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Does the level of capital openness explain “fear of floating” amongst the inflation targeting countries?

Mukherjee, Sanchita (2011): Does the level of capital openness explain “fear of floating” amongst the inflation targeting countries?

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Abstract

Abstract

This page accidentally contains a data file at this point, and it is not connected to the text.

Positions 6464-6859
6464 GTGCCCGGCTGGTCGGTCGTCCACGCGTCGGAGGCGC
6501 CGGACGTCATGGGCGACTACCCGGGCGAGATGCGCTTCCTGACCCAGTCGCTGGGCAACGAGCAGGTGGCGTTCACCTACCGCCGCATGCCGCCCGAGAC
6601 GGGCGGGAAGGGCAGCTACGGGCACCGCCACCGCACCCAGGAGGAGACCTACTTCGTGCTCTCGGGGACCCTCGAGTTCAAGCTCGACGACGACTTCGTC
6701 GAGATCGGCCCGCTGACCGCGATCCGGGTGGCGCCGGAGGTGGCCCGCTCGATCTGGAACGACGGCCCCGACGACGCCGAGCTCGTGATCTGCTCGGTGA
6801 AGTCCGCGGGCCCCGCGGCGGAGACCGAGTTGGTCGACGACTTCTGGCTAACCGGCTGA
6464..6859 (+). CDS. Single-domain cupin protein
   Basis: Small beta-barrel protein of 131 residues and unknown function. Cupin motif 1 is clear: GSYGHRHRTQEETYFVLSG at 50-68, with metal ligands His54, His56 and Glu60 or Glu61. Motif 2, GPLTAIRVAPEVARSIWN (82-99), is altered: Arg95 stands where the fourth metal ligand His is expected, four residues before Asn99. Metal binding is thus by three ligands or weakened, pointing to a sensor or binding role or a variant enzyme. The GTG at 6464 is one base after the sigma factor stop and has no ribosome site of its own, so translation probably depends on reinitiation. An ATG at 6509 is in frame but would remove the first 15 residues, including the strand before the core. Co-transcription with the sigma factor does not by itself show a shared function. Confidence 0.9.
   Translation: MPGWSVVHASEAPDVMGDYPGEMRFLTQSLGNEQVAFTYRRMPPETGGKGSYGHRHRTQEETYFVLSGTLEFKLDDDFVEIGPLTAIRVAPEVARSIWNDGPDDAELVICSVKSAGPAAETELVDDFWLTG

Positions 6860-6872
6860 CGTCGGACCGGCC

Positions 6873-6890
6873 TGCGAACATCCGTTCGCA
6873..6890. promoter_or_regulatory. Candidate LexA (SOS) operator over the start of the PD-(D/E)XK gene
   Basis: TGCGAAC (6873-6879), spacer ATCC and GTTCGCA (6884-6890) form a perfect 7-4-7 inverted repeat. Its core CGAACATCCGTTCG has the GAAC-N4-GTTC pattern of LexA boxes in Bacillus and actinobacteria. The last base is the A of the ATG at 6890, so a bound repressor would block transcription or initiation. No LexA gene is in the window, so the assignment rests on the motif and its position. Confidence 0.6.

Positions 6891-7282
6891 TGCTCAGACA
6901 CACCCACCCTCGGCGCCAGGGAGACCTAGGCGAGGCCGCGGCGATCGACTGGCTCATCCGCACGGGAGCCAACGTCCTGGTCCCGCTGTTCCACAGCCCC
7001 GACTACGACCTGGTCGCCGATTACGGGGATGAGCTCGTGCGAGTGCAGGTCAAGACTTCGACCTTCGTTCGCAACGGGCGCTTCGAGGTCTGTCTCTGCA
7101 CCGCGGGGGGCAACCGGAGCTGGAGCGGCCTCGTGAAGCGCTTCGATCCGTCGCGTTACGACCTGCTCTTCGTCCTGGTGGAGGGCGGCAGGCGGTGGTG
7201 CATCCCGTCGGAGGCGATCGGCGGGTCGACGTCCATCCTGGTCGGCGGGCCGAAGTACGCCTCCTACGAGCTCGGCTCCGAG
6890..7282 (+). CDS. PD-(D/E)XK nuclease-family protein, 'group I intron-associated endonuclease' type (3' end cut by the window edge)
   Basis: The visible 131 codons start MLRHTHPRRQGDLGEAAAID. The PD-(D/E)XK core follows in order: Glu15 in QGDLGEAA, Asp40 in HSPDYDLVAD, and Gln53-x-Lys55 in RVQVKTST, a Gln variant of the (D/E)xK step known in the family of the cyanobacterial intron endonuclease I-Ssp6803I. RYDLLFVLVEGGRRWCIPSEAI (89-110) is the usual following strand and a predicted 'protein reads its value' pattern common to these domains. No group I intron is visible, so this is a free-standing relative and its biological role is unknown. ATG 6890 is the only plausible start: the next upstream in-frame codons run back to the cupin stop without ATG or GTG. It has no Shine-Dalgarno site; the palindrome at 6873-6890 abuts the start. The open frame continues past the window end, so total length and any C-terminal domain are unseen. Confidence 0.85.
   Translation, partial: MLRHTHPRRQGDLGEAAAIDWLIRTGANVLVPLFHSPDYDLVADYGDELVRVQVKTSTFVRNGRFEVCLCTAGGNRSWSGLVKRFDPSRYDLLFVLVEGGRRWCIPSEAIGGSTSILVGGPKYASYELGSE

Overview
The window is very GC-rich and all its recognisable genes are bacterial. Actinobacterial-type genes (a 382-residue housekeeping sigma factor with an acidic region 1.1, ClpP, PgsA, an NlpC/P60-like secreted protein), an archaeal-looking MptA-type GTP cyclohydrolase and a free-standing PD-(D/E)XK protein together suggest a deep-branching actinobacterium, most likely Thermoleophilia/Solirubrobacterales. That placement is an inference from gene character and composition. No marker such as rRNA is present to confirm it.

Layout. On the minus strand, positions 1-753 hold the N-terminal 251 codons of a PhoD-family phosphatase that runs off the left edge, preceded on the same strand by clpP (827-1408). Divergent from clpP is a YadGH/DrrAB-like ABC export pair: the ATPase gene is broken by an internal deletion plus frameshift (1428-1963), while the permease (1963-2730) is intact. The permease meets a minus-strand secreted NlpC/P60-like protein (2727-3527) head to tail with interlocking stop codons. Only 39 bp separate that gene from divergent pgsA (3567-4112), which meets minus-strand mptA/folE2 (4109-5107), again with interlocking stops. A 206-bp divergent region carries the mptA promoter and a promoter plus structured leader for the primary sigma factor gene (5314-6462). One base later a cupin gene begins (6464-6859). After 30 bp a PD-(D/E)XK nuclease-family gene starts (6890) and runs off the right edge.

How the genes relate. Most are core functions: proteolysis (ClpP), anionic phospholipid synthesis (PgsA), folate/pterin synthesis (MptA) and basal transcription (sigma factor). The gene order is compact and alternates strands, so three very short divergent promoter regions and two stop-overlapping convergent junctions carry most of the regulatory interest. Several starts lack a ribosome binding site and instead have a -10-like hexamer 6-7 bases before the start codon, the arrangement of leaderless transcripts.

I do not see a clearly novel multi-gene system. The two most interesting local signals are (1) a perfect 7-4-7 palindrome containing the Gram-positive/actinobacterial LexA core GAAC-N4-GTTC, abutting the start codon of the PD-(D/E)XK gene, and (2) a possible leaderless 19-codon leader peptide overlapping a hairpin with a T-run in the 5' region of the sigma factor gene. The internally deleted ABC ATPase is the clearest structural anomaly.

Under the assumption of perfect capital mobility, inflation targeting (IT) requires central banks to primarily focus on domestic inflation and to let their exchange rate float freely. This is consistent with the macroeconomic trilemma suggesting monetary independence, perfect capital mobility and a fixed exchange rate regime are mutually incompatible. However, some recent empirical evidence suggests that many developed and developing countries following an IT regime are reacting systematically both to deviations of inflation from its target and to exchange rates. I empirically examine whether the responsiveness of the interest rate to exchange rate fluctuations can be explained in terms of limited capital openness. Applying Arellano-Bond dynamic panel estimation method for 22 IT countries, I find that short-term interest rates do respond to real exchange rate fluctuations. However, the responsiveness of the interest rate to the exchange rate declines significantly as capital market openness increases. The results indicate that capital controls have a significant impact on the exchange rate policy of the IT central banks, as the central banks have relatively less control over the exchange rate movements with greater openness of the capital market.

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